The Last Thing I Told You
From the acclaimed author of The Evening Spider and The Broken Teaglass comes this psychological thriller about the murder of a psychologist in a quiet New England town and his former patient whose unreliable thread will keep readers guessing until the shocking end.
I hear myself whispering. Not again. Not again.
Why did I ever come back here? Surely because of you. Because I thought of something I’d always meant to tell you. Because you were the only one I ever really wanted to tell it to…
Therapist Dr. Mark Fabian is dead—bludgeoned in his office.
But that doesn’t stop former patient Nadine Raines from talking to him—in her head. Why did she come back to her hometown after so many years away? Everyone here thinks she’s crazy. And she has to admit—they might have good reason to think so. She committed a shockingly violent act when she was sixteen, and has never really been able to explain that dark impulse—even to Fabian. Now that Fabian’s dead, why is she still trying?
Meanwhile, as Detective Henry Peacher investigates Fabian’s death, he discovers that shortly before he died, Fabian pulled the files of two former patients. One was of Nadine Raines, one of Henry’s former high school classmates. Henry still remembers the disturbing attack on a teacher that marked Nadine as a deeply troubled teen.
More shockingly, the other file was of Johnny Streeter, who is now serving a life sentence for a mass shooting five years ago. The shooting devastated the town and everyone—including Henry, who is uncomfortable with the “hero” status the tragedy afforded him—is ready to move on. But the appearance of his file brings up new questions. Maybe there is a decades-old connection between Nadine and Streeter. And maybe that somehow explains what Nadine is doing in Fabian’s office nearly twenty years after being his patient. Or how Fabian ended up dead two days after her return. Or why Nadine has fled town once again.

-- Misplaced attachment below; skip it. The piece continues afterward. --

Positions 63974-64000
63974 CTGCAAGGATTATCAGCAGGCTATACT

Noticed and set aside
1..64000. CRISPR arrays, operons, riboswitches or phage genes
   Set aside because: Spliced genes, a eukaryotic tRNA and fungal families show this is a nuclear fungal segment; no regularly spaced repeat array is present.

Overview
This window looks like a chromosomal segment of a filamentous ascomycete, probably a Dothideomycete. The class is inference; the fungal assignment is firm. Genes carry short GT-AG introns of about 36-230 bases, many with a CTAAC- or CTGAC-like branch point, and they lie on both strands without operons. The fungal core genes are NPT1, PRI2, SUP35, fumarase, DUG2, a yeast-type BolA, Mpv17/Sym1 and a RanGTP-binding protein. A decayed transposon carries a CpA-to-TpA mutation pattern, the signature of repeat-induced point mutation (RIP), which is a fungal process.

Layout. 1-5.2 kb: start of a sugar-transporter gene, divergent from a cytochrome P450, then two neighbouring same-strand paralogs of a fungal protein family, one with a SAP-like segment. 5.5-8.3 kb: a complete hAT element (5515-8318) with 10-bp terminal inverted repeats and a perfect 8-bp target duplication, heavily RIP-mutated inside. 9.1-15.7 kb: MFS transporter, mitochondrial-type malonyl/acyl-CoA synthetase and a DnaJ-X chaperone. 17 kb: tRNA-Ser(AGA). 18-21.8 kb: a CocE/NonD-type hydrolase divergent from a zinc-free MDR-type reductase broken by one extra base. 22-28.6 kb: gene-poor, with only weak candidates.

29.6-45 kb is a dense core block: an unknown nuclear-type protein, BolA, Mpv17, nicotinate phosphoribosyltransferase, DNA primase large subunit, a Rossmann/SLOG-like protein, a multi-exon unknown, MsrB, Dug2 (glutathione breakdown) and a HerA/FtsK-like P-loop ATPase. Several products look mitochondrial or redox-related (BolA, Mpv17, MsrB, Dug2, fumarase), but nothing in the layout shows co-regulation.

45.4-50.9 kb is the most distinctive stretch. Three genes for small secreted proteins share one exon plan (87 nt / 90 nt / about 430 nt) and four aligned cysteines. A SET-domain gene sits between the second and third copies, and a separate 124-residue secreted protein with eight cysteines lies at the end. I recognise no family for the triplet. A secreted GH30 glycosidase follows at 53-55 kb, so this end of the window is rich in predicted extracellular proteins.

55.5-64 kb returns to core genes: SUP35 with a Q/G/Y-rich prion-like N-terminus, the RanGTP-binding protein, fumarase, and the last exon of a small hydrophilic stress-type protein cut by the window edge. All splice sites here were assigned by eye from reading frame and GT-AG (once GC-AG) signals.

But as Nadine and Henry head toward a confrontation, both will discover that the secrets of people’s hearts are rarely simple, and—even in the hidden depths of a psychologist’s files—rarely as they appear.
The bludgeoning murder of therapist Mark Fabian in Campion, Conn., drives this tense-if-flawed blend of police procedural and psychological drama from Arsenault (The Evening Spider). Det. Henry Peacher's investigation hinges on Fabian's cryptic notes and two old patient files he pulled just before his death in particular, that of Nadine Raines, who stabbed a teacher with a box cutter when she and Henry were in high school together in Campion. Years later, Nadine has returned to the small town to visit Fabian. Indeed, she's present at the crime scene, which she later flees, but is she the killer? Nadine is a richly imagined character, and her notes made as a teenager and internal monologues retrospectively addressing her unresolved issues about adult men feel creepily authentic. But Henry's pursuit of the explanation for Fabian's death and eventually of Nadine is unevenly paced, plodding at first but too fast as the pieces fall together into an unsatisfying twist ending. Hopefully, Arsenault will return to form next time.
A really well written book, really keeps you guessing.